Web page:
The Department of Energy's Thomas Jefferson National Accelerator Facility now has a few more fellows on campus. The American Physical Society, a professional membership society that works on behalf of the physics community, recently announced its list of 2018 fellowships.

    Jefferson Lab Receives DOE Award for Energy Efficient Upgrade

    On Oct. 23, a team from the Department of Energy's Thomas Jefferson National Accelerator Facility was honored at the 2018 Federal Energy and Water Management Award Ceremony for upgrades made to the lab's data center, ultimately improving its energy efficiency.

    Free Science Events and Educational Opportunities Expected to Draw Thousands

    The Plasma Sciences Expo--planned as the biggest celebration of plasma physics in the country--presents teachers, students and the public with a free opportunity to explore what scientists call "the fourth state of matter."

    Triad National Security Takes the Helm at Los Alamos National Laboratory

    LOS ALAMOS, N.M., November 1, 2018 -- Los Alamos National Laboratory begins operations today under a new management and operating (M&O) contract between Triad National Security, LLC (Triad) and the U.S. Department of Energy's National Nuclear Security Administration (NNSA). The NNSA awarded the M&O contract to Triad on June 8, 2018.


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    Tiny Titanium Barrier Halts Big Problem in Fuel-Producing Solar Cells

    New design coats molecular components and dramatically improves stability under tough, oxidizing conditions.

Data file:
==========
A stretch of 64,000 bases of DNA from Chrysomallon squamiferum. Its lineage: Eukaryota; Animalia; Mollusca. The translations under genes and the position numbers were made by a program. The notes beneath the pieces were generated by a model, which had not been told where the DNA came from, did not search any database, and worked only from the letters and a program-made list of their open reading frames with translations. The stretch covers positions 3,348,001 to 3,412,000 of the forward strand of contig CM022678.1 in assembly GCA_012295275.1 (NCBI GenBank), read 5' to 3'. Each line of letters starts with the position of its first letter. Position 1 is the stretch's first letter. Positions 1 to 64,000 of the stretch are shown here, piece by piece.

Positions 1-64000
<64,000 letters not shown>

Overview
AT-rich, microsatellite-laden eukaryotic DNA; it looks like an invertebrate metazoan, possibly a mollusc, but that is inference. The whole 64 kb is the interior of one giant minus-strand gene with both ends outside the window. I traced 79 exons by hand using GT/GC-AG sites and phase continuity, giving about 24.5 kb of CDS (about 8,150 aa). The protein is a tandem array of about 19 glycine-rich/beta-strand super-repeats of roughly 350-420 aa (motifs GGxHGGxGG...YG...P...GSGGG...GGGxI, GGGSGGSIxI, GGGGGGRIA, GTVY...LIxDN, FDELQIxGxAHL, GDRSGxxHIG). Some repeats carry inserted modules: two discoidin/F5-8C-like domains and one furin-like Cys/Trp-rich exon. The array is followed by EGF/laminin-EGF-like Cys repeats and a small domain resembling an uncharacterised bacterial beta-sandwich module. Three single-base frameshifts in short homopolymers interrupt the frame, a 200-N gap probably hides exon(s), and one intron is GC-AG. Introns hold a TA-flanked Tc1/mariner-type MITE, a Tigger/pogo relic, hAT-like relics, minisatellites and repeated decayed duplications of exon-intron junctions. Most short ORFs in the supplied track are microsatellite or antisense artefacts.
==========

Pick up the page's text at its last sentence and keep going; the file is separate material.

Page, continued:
Turning Wood Scraps into Tape

    A new chemical process converts a component of wasted wood pulp and other biomass into high-value pressure-sensitive adhesives.

    Very Heavy Elements Deliver More Electrons

    Scientists revise understanding of the limits of bonding for very electron-rich heavy elements.

    Probing Water's "No-Man's Land" Temperature Region

    Measuring the physical properties of water at previously unexplored temperatures offers insights into one of the world's essential liquids.

    Novel Soil Bacteria with Unusual Genes Synthesize Unique Antibiotic Precursors

    A large-scale soil project uncovered genetic information from bacteria with the capacity to make specialized molecules that could lead to new pharmaceuticals.

    Warmer Temperatures Lengthen Growing Season, Increase Plants' Vulnerability to Frost

    Experimental warming treatments show how peatland forests may respond to future environmental change.

    Rising Stars Seek to Learn from the Master: Mother Nature

    A trio of scientists was recognized for their early career successes in uncovering how microbes produce fuel, insights that could change our energy portfolio

    How Plant Cells Decide When to Make Oil

    Signaling mechanism details discovered, potentially leading to strategies to engineer plants that make more bio-oil.

    Cryocooler Cools an Accelerator Cavity

    Researchers demonstrated cryogen-free operation of a superconducting radio-frequency cavity that might ease barriers to its use in societal applications.

    Shining Light on the Separation of Rare Earth Metals

    New studies identify key molecular characteristics to potentially separate rare earth metals cleanly and efficiently with light.